- ♦ Birth mothers can grant consent for adoption 72 hours after the child is born. Birth fathers can grant consent before birth, and they have the right to revoke their consent for up to 72 hours after the birth of the child. Once the birth mother signs her consent for adoption, the consent can no longer be revoked. Birth fathers give up their right to revoke their consent 72 hours after the birth of the child.
Illinois International Adoption Laws
- ♦ The State of Illinois will recognize a foreign adoption decree if the child enters the U.S. with an IR-3 or HR-3 visa, the adoption takes place lawfully, and the adopting family is investigated after the adoption takes place. Adopted children that enter the U.S. with a different type of visa must be readopted in Illinois for state recognition.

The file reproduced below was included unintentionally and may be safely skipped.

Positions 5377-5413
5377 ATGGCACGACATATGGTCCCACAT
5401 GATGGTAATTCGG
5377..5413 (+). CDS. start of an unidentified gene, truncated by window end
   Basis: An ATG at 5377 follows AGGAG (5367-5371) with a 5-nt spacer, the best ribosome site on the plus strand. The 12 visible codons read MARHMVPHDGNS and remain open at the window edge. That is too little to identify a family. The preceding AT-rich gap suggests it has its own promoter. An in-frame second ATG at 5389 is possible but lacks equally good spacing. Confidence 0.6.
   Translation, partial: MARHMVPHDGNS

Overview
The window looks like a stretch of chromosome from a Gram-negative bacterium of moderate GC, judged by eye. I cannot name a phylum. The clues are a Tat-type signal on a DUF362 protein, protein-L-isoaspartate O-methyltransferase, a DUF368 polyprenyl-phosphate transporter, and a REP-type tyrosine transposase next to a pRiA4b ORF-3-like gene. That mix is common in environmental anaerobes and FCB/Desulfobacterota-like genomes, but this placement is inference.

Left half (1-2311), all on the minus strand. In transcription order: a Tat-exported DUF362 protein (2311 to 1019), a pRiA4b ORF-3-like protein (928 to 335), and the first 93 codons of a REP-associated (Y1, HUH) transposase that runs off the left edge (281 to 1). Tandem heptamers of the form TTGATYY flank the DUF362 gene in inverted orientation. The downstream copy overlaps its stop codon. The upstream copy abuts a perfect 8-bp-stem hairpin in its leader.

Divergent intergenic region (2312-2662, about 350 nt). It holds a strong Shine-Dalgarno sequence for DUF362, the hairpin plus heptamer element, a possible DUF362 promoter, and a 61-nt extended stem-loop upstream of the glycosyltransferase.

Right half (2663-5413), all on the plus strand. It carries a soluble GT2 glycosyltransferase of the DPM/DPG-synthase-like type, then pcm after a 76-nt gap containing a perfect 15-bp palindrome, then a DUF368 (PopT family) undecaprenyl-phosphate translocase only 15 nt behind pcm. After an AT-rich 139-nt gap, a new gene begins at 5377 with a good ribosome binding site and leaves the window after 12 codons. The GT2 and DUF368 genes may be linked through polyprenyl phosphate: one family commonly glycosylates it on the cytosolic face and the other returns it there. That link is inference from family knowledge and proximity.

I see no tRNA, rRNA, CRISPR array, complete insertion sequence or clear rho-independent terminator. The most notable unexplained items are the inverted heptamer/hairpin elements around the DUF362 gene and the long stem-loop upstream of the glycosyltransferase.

- ♦ Adopting parents who are Illinois residents can obtain a birth certificate for a foreign-born child by providing the State Registrar of Vital Records with a copy of the child’s IR-3 or HR-3 visa, proof of the child’s date of birth and place of birth, a certified copy of the adoption decree, and contact information of the adoption agency the family used to complete the process.
Adoption Subsidies in Illinois
Adopting parents may receive subsidies for a special needs child if the child fits one of the following criteria:
- ♦ At least 1 year old or older
- ♦ One of a sibling group being adopted together if one of the siblings is a special needs child
- ♦ Has a physical, mental, or emotional disability
- ♦ Adopting parents receive subsidies for another child or have another adopted child that has one of the same birth parents.
Speak with a Professional Attorney
Choosing to adopt a child is a major decision, but one that can provide a child with a real, loving home and a chance at a normal and happy life. If you are a resident of Illinois that is considering adoption, it is beneficial to review Illinois adoption laws and policies to get an idea of the process and requirements.
Note: Individuals should not rely solely on the information presented in this article when making a decision regarding adoption. You must talk to a qualified family attorney to discuss your options.